Four Ways to Support a Child Survivor of Abuse

1. Address the survivors’ and all other children’s physical and body safety first. Children, youth, and adults should practice consent in all areas of their lives. Consent is an active, voluntary verbal agreement. It means asking before giving a hug. It means listening to a “no.” It means respecting children’s boundaries and finding ways to connect with them that do not necessarily involve physical interaction. (Dove’s Nest offers a variety of different trainings on healthy boundaries and consent.)

2. Provide positive connections and leadership opportunities for child survivors in Sunday school, VBS, youth group, church services, etc. This builds confidence in children and is a significant protective factor. Carrying on with normal childhood activities and having healthy relationships with peers and adults help a child recover from trauma and abuse. Church provides many wonderful opportunities to encourage this.

3. Be careful when you talk about forgiveness or make comments that minimize abuse. As much as we wish it were otherwise, there aren’t quick fixes for the pain of abuse—for the damage that offenders have caused. Prioritize and recognize the needs of children over the needs of protecting the reputation or confidentiality of the offender or the positions of people who don’t believe the abuse happened. Provide a safe context for each child survivor to heal at their own pace and in their own way.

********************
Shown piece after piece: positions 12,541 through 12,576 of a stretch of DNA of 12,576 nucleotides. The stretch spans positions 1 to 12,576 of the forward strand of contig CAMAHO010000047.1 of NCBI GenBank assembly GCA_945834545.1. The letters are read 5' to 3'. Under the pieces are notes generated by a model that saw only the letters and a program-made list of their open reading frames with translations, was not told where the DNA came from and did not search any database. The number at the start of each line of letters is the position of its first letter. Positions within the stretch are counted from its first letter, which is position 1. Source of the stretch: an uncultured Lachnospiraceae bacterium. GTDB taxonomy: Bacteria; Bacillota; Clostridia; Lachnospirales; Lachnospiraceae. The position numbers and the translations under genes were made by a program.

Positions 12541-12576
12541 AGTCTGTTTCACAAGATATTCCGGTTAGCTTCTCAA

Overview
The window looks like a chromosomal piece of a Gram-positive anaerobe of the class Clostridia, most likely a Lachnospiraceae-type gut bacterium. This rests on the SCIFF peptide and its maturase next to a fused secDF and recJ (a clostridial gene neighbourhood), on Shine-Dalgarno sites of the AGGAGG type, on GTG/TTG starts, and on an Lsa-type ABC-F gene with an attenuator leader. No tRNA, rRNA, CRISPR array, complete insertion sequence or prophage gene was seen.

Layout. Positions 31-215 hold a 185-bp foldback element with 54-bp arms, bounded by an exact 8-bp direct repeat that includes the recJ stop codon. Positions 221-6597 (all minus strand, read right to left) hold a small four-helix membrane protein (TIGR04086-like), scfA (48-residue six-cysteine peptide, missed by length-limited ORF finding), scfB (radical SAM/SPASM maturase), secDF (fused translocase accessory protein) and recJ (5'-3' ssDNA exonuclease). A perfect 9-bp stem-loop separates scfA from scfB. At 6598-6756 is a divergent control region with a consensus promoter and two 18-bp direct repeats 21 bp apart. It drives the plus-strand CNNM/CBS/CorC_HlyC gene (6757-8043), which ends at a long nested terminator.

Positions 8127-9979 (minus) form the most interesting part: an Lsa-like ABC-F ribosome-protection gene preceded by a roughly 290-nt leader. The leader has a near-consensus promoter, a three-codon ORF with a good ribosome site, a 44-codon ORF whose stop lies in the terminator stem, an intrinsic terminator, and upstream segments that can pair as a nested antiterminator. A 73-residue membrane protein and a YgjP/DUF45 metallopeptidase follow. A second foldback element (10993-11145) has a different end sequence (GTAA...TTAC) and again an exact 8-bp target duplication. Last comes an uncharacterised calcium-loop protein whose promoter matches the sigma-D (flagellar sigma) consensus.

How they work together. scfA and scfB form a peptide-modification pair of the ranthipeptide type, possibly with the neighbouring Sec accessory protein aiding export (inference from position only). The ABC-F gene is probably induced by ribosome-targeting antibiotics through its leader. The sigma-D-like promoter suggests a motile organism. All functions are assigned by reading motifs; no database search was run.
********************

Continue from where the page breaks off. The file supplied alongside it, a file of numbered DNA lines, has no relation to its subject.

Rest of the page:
4. Continue to focus on prevention for this child and all others. Provide books for children about body safety in your church library or other resources about behaviors to expect from children who are victims of different kinds of abuse and how to respond. Connect the child survivor with a licensed therapist who is trained in working with victims of child sexual abuse. In Sunday school, children and youth can use Circle of Grace, a Christian safe environment curriculum. It is available for free with a modest administrative fee from Dove’s Nest:

In Matthew 18, Jesus welcomed children and he held up their faith. He understood their humility and trust, but he also knew how easily that trust could be taken advantage of and how important protection is for children. Jesus was from a lineage that included victims and survivors. According to the genealogy in the book of Matthew, he is a descendant of three victims of sexual exploitation—Tamar, Bathsheba, and Rahab. God’s kingdom includes the oppressed and the marginalized, and it has room for each of us. Let’s extend that love to all children in our churches and communities. 

This was published in the November 2019 edition of  The Beacon, a monthly publication of CMC. Jeanette Harder, board member, speaker, and cofounder of Dove’s Nest, and Anna Groff, executive director of Dove’s Nest. Harder is also a professor of social work at University of Nebraska at Omaha.